Long-term response of tropical Andisol properties to conversion from rainforest to agriculture
- Author(s): Anda, M;
- Dahlgren, RA
- et al.
Published Web Locationhttps://doi.org/10.1016/j.catena.2020.104679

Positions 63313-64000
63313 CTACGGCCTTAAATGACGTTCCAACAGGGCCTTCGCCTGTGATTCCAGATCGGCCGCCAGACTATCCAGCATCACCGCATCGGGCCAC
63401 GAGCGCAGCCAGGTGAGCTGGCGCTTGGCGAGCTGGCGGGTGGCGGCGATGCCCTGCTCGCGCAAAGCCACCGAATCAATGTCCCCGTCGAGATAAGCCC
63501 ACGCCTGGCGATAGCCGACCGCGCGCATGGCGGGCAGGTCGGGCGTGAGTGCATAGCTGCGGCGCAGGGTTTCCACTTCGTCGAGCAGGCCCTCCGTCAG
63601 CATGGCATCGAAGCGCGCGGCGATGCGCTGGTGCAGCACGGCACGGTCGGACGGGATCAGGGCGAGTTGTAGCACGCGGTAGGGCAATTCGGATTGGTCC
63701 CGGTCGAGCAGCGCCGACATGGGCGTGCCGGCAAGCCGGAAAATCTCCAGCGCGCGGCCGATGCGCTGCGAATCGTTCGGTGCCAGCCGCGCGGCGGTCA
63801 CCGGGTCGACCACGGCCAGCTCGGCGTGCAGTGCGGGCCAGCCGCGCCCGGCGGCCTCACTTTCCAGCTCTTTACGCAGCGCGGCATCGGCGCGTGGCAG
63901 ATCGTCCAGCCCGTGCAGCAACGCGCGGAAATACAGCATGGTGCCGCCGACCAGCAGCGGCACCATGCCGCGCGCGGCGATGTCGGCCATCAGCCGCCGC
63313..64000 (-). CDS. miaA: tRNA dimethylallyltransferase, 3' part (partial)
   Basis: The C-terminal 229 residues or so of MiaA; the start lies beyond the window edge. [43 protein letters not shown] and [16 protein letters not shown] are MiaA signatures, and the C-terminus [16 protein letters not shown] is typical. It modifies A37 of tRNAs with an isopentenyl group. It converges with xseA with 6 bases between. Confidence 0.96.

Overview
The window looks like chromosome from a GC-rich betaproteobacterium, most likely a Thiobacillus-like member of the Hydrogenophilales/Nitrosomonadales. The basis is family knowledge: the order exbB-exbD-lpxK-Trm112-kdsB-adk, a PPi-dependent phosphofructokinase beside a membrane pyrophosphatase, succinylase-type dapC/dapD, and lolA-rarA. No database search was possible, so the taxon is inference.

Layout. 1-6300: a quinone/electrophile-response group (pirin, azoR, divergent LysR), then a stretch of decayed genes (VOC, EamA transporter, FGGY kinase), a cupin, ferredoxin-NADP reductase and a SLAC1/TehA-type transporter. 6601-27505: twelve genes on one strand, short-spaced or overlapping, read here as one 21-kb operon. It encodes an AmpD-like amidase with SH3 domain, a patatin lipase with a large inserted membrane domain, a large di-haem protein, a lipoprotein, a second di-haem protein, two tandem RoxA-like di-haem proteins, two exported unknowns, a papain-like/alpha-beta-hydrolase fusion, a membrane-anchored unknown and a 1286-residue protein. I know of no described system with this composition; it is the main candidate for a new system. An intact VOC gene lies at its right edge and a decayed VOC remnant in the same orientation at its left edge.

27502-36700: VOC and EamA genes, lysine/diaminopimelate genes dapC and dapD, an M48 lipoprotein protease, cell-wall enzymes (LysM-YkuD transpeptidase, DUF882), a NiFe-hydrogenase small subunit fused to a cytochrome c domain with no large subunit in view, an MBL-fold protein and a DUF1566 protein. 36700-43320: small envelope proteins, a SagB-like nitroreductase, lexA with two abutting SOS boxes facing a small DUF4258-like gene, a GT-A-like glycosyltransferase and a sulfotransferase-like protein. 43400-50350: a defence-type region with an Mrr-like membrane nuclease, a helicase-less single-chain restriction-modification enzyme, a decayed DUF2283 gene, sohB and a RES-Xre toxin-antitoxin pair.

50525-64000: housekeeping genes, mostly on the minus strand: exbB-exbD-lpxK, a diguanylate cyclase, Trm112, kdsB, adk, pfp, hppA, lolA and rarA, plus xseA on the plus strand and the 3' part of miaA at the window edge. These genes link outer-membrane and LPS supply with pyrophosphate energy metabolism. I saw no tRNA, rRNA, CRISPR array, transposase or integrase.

Short-term changes in tropical rainforest soil properties and their impact on C cycling following land-use conversion to agriculture have received intensive study. However, long-term, land-use changes have not been explored for tropical Andisols, whose high carbon stocks and several distinctive properties may differ in their response to land-use conversion. Thus, the primary objective of this study was to assess changes in selected soil properties of Andisols in response to long-term (>100 years) changes of land use from tropical rainforests to agriculture. Soils were sampled by horizon to a depth of 110–140 cm in pine forests (PF), tea plantation (TP) and horticultural crops with either intensive cultivation (IH) or bare fallow (FH) cropping systems. Selected physical, chemical and biological soil properties were characterized, including microbial biomass carbon (MBC) and laboratory CO2 mineralization rates. Results showed that land-use change from rainforest to agriculture resulted in increased soil bulk density and meso/micropores that contributed to increased plant-available water retention capacity. Soil carbon and nitrogen stocks in the upper 1 m of soil were higher in agricultural soils (25–29 kg C m−2; 1.7 – 2.3 kg N m−2) than pine forest soil (17 kg C m−2; 1 kg N m−2) with a redistribution of organic matter from topsoil to subsoil horizons. Organic matter quality was also affected by land-use conversion with the horticultural soils having lower rates of carbon mineralization per unit soil carbon (PF > TP > IH > FH) and lower microbial biomass, especially in topsoil horizons. The MBC sharply decreased in the topsoil horizon due to land-use change from forest (330 mg kg−1) to agricultural production (<118 mg kg−1). The intensive horticultural soil receiving recent additions of horse manure had higher extractable mineral N (especially NO3), reduced P fixation, increased available P, higher pH, and higher concentrations of exchangeable base cations (Ca2+, Mg2+ and K+) and micronutrients (Zn, Mn and Cu). The Andisols in this study demonstrated strong resilience to long-term degradation of soil properties following conversion from rainforest to agronomic land use. Further, this study demonstrates the ability of these Andisols to sequester additional C upon conversion to selected agriculture practices, thereby providing a positive impact on C mitigation.